Close this search box.
Close this search box.
In the picture; what we need to protect

A climate emergency?

By Bruce Key, member of Wodonga Albury Toward Climate Health (WATCH)

To their credit, Albury Council recently voted unanimously to declare a climate emergency, becoming the 108th Australian council to do so.  Many people will wonder why it is an emergency, even if they think that more action to mitigate climate change is needed.

It is well known that the global temperature is rising due to greenhouse gases in the atmosphere.  The concept of an emergency arises because, as the temperature increases, it becomes more likely that the world will pass a ‘tipping point’.  A ‘tipping point’ is when the temperature begins to climb of its own accord, independent of what humans are doing.

There are various ways that we could encounter a tipping point(s), but the easiest to understand is the possibility of one arising because of methane emissions released by melting permafrost.  The tundra, which cover huge areas of Siberia, Scandinavia, Canada and Alaska has huge areas of frozen ground containing vast quantities of dead vegetation collected over millennia.  The vegetation has remained in the ground for many thousands of years because it is too cold to rot.

When the tundra is warmed, the vegetation rots and releases methane.  Methane is a greenhouse gas that is eighty times more potent than carbon dioxide. That could create a situation where more methane leads to higher temperatures, which leads to more methane which leads to higher temperatures and so on in a vicious cycle.  Should that situation arise, nothing that humans can do would have any impact on stopping the increase in temperature.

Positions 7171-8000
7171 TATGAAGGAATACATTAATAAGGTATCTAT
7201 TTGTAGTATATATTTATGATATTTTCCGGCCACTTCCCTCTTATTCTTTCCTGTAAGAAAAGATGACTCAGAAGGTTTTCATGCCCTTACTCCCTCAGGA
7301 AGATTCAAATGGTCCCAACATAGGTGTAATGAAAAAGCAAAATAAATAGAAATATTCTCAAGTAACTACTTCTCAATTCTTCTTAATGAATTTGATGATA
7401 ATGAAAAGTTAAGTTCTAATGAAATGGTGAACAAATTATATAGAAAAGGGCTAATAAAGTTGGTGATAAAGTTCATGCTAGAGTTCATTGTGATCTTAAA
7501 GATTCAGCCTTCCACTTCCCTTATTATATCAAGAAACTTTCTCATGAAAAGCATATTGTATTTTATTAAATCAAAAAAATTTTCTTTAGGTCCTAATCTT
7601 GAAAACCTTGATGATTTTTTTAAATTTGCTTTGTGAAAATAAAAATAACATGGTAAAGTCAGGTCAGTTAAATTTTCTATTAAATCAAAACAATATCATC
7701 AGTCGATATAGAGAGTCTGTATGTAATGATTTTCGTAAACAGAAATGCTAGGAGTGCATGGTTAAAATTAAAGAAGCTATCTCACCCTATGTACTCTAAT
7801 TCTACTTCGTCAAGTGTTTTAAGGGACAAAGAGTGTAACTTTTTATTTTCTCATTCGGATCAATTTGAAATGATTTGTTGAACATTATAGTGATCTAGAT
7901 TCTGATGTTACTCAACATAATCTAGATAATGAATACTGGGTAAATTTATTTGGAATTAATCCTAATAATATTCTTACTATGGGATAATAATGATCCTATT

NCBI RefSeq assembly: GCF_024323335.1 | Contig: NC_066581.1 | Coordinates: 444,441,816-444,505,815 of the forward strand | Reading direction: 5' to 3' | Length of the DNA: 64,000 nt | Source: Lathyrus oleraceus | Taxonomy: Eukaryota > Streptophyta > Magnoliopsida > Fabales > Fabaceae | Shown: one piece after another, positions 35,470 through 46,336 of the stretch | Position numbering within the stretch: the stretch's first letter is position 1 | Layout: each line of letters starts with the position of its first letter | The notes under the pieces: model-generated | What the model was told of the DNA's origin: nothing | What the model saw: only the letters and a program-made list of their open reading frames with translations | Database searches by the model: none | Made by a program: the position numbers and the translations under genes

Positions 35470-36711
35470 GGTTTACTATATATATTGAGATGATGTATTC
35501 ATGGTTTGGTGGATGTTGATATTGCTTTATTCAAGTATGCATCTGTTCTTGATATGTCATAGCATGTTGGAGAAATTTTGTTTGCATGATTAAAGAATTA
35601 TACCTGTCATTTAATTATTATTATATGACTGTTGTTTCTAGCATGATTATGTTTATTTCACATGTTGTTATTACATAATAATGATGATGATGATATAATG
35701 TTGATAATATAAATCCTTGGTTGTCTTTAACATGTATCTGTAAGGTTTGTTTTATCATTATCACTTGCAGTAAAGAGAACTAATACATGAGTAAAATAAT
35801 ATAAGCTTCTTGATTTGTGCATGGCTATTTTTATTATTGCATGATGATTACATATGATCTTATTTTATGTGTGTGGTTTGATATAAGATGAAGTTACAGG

Tipping points need to be avoided at all costs, hence the use of the word ‘emergency’.

There is an excellent talk on climate emergencies by Will Steffen, a distinguished scientist, at https://vimeo.com/showcase/9299866. In 12 minutes, Will describes the situation that the world is facing.  The scenarios mentioned all have one thing in common and that is the chances of passing one or more tipping points will increase considerably as the temperature rises.

It looks depressing but notice that Will has not given up hope.  He is pointing out that the emergency can be avoided if the world begins immediate and widespread action to reduce greenhouse gas emissions from all sectors of the economy.  Congratulations to Albury on its climate emergency declaration.

In the picture; what we need to protect – photo by Kirsten Coates.